It is no coincidence that animals which possessed the characteristics of both plant eaters and predators developed the biggest and most complex brains so far and came to dominate the world. For humans could exploit the matter and energy flows provided by both plants and animals. The secret of human success has been a brain that could facilitate communication, coordination and adaptation of their behaviour, including the use of tools, to an unprecedented extent. The specific development of the human brain may have been the result of many, perhaps unrelated, geological and biological changes, yet the evolutionary trend is clear – towards species with bigger and more complex brains which allowed them to better tap matter and energy flows.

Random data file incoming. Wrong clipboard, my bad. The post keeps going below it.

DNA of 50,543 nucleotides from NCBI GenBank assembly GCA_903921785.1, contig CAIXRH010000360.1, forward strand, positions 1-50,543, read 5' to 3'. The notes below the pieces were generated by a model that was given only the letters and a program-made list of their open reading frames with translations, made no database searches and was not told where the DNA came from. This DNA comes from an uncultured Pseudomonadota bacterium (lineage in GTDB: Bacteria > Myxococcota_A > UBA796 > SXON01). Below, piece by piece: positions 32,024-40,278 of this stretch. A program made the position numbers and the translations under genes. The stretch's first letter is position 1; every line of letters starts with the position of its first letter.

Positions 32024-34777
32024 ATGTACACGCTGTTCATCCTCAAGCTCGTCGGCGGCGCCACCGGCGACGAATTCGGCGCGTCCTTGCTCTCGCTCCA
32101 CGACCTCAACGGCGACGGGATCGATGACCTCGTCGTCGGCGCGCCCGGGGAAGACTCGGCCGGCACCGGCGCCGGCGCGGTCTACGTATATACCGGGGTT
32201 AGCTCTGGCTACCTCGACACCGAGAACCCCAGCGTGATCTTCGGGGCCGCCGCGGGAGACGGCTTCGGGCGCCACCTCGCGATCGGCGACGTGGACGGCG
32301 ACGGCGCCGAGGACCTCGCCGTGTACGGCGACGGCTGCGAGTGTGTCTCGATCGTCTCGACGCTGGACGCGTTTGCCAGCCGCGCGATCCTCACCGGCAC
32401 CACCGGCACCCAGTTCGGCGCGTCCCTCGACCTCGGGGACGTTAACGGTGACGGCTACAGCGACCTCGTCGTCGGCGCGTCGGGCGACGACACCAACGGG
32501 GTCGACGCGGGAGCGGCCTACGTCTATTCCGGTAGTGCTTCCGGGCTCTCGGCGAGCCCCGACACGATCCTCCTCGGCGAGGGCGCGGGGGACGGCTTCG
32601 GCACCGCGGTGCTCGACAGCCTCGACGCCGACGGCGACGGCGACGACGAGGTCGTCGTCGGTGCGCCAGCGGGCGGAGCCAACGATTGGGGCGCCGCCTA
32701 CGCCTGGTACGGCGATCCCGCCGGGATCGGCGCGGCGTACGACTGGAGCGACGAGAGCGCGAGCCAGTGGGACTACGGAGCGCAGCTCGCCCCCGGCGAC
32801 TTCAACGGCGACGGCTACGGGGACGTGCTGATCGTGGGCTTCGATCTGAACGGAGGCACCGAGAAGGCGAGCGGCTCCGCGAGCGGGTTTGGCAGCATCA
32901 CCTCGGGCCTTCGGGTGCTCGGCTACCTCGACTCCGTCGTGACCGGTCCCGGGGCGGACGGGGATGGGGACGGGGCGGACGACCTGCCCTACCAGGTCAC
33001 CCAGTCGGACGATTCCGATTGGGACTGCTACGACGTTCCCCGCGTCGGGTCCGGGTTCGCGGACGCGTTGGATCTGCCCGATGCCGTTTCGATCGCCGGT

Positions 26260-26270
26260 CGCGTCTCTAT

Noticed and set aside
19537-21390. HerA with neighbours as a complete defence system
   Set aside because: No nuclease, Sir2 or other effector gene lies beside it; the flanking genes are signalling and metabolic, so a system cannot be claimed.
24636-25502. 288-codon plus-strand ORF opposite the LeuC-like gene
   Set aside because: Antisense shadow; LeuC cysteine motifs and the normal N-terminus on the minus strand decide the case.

In the animal kingdom, the human brain is the most complex of all, and it uses a great deal of energy. Magistretti et al. (2000) calculated that ‘although the brain represents only 2 % of the body weight, it receives 15 % of the cardiac output, 20 % of total body oxygen consumption, and 25 % of total body glucose utilization’. According to Eric Chaisson (2001: 139), while the average free energy rate density of human bodies is about 20,000 erg/s/g, the free energy rate density of the human brain amounts to a whopping 150,000 erg/s/g. This rather prodigious consumption must have had an upside. Natural selection would only have allowed the human brain to develop if it had made it easier for our ancestors to extract sufficient matter and energy to survive and, if possible, reproduce. And multiply they did, notwithstanding the fact that humans did not possess any other major biological weapons such as horns, hooves or venom. So far, the energy harnessed by using bigger and more complex brains has clearly outweighed the greater consumption of energy needed to keep the brains going.